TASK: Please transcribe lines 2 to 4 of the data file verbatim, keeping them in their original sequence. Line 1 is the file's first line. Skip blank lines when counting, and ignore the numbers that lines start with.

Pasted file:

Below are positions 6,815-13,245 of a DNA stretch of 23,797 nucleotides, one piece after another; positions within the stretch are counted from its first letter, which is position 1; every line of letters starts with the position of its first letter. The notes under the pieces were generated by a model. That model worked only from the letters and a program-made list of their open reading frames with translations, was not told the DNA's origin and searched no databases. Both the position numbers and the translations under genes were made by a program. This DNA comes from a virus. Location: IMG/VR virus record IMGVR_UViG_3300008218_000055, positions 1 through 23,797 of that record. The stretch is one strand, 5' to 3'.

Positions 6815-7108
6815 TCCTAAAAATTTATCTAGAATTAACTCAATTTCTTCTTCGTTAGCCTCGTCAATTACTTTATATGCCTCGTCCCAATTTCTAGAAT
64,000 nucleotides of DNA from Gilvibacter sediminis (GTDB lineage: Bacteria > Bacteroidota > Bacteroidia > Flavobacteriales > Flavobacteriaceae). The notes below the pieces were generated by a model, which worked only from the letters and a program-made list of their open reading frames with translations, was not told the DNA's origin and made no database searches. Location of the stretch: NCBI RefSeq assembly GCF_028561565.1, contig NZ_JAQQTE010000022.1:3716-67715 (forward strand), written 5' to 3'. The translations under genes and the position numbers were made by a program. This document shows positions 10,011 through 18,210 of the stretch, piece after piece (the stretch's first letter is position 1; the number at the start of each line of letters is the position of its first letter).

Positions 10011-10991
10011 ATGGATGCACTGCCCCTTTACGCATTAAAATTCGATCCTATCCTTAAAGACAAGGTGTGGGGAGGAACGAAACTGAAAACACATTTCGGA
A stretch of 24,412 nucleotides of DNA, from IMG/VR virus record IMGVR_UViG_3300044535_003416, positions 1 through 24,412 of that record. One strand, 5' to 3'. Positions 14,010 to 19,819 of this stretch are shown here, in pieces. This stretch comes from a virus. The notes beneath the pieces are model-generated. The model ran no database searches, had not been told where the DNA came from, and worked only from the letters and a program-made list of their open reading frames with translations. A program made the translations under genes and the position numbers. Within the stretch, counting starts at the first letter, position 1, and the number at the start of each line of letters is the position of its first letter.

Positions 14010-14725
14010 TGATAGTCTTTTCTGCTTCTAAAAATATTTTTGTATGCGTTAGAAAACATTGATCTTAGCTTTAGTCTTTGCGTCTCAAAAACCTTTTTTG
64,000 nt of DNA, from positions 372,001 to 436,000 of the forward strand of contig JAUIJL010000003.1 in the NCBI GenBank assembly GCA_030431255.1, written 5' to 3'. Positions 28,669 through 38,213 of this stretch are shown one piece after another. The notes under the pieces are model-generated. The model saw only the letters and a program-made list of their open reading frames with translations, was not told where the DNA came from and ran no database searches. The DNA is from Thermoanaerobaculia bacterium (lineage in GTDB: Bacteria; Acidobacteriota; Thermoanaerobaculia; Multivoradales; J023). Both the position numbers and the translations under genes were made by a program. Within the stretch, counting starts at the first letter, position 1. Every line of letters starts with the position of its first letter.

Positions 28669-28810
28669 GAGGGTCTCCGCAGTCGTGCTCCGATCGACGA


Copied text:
Positions 6815-7108
6815 TCCTAAAAATTTATCTAGAATTAACTCAATTTCTTCTTCGTTAGCCTCGTCAATTACTTTATATGCCTCGTCCCAATTTCTAGAAT
64,000 nucleotides of DNA from Gilvibacter sediminis (GTDB lineage: Bacteria > Bacteroidota > Bacteroidia > Flavobacteriales > Flavobacteriaceae). The notes below the pieces were generated by a model, which worked only from the letters and a program-made list of their open reading frames with translations, was not told the DNA's origin and made no database searches. Location of the stretch: NCBI RefSeq assembly GCF_028561565.1, contig NZ_JAQQTE010000022.1:3716-67715 (forward strand), written 5' to 3'. The translations under genes and the position numbers were made by a program. This document shows positions 10,011 through 18,210 of the stretch, piece after piece (the stretch's first letter is position 1; the number at the start of each line of letters is the position of its first letter).